- Stuart Lancaster on why Argentina tour is crucial for England’s development
- “It’s always exciting to work with new players” – England Head Coach
By the very nature of his history as a school teacher, Leeds Carnegie Academy Manager and five years as Head of Elite Player Development at the RFU, Stuart Lancaster has always been committed to the progression of young individuals and teams.
Hence why the England Head Coach is stimulated by the prospect of finding out “who can and who can’t” from the 11 uncapped players he is taking to the unforgiving Test environment of Argentina this June.
Lancaster likens working with this group, which contains five players aged 21 or under, to a Saxons squad where he must examine their capabilities first in training and then in an ultra-competitive setting.
“It’s always exciting to work with new players, I enjoy coaching and trying to build new teams,” said Lancaster, who departs with his 32-man squad for Buenos Aires on May 28.
“I’m thinking about how I’m going to get the best out of this team, what sort of sessions, framework and playing style we need to get the best out of them.
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“I need to find out who can and who can’t, you’ve got that flexibility from club to country. Who can work with different coaches and in different styles, and who can deal with the intensity and pressure of what’s going to be a hostile environment.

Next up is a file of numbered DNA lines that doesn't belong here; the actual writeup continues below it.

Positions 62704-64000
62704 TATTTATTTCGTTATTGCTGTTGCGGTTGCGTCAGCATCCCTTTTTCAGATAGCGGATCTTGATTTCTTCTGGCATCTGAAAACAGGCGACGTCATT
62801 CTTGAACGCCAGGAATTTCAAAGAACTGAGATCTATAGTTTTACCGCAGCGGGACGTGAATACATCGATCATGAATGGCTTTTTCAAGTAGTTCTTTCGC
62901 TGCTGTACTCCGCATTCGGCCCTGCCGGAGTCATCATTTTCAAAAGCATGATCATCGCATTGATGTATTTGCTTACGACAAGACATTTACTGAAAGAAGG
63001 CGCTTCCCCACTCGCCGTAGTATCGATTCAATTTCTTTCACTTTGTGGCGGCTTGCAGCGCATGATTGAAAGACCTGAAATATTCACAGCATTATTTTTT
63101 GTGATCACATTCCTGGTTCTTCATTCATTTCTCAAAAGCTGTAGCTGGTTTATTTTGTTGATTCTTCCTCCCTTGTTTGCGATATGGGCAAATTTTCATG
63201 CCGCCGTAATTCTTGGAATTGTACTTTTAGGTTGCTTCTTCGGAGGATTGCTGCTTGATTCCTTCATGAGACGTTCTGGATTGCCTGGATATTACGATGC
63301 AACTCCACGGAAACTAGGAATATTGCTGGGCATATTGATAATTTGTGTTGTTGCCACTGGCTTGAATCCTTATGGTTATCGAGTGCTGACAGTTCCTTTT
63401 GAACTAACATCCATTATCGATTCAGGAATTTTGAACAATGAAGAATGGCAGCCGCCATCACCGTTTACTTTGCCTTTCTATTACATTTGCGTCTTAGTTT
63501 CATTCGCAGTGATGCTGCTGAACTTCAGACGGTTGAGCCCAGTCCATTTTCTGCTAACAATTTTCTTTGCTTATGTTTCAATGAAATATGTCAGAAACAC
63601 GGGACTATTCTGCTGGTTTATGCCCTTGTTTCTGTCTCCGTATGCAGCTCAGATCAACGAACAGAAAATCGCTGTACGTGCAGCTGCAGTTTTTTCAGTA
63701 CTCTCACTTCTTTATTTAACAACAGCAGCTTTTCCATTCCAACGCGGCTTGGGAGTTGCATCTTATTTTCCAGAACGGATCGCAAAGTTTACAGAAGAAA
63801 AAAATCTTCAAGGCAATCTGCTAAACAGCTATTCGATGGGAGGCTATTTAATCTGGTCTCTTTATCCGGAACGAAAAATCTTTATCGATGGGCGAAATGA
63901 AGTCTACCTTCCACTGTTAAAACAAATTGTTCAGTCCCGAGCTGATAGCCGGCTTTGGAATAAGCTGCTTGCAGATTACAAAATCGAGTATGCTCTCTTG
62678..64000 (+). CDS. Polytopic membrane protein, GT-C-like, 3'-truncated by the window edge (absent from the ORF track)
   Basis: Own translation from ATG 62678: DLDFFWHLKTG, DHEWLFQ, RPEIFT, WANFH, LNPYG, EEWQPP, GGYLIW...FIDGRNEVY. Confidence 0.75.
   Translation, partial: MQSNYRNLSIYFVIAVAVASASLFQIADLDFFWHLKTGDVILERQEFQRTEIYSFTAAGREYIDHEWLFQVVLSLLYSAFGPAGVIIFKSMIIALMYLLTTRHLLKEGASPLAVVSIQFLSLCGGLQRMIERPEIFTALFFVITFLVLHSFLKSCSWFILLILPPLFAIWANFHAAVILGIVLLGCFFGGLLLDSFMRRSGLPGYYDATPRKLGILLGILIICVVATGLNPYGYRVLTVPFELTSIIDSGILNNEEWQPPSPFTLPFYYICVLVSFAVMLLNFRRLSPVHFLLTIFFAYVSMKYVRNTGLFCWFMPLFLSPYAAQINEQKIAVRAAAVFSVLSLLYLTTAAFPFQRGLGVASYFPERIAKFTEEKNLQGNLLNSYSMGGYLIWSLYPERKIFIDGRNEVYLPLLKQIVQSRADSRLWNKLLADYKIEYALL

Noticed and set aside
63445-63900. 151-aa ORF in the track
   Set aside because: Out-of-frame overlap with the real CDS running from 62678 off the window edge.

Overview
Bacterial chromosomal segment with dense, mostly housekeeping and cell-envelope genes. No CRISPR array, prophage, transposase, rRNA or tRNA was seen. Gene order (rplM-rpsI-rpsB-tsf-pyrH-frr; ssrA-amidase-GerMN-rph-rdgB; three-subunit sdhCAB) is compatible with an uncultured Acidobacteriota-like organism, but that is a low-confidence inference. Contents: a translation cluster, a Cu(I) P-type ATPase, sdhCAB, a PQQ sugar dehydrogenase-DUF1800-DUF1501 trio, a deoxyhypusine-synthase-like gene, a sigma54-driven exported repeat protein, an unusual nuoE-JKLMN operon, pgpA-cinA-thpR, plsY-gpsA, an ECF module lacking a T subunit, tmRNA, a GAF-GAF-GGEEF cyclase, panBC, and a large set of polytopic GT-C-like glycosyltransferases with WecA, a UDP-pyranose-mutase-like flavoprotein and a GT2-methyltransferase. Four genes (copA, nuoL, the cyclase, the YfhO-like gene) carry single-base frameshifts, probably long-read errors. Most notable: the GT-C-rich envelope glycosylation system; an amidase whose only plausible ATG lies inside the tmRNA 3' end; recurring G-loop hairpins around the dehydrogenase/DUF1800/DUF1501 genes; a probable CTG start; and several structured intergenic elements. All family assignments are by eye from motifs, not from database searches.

“Who’s a good tourist, who trains well, who looks after themselves off the field and you can’t learn that by watching DVDs or watching the games live. You can only learn that by coaching them and seeing them in the dressing room before the game or at half-time or after a game, to see how they deal with defeat and victory.”
England will play three games on the tour, starting against a CONSUR XV, representing the South American nations, in Montevideo, Uruguay on June 2, and then Tests against Argentina in Salta (June 8) and Buenos Aires (June 15).
Argentina may not have all their European-based stars available, for the first Test at least, but Lancaster is under no illusions about the scale of the challenge expected from Los Pumas.
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England have not won a Test series in Argentina since the initial tour in 1981 and have never won back-to-back Tests in the country, after the first series there started with a 19-all draw in Buenos Aires.
Outlining that England must match the intensity and emotion attached to any home games Argentina play, Lancaster said: “England struggled to beat them at the last world cup and the world cup before that they [Argentina] were outstanding.
“They’re a very difficult side to beat at home and really difficult side to beat away, particularly buoyed by the patriotic support of their fans. It’s going to be a tough series but that exactly what I want, I wouldn’t have it any other way.
“An England touring side going to Argentina – you’ve got to deal with the passion first and foremost and you must be at their level in that respect to beat them.”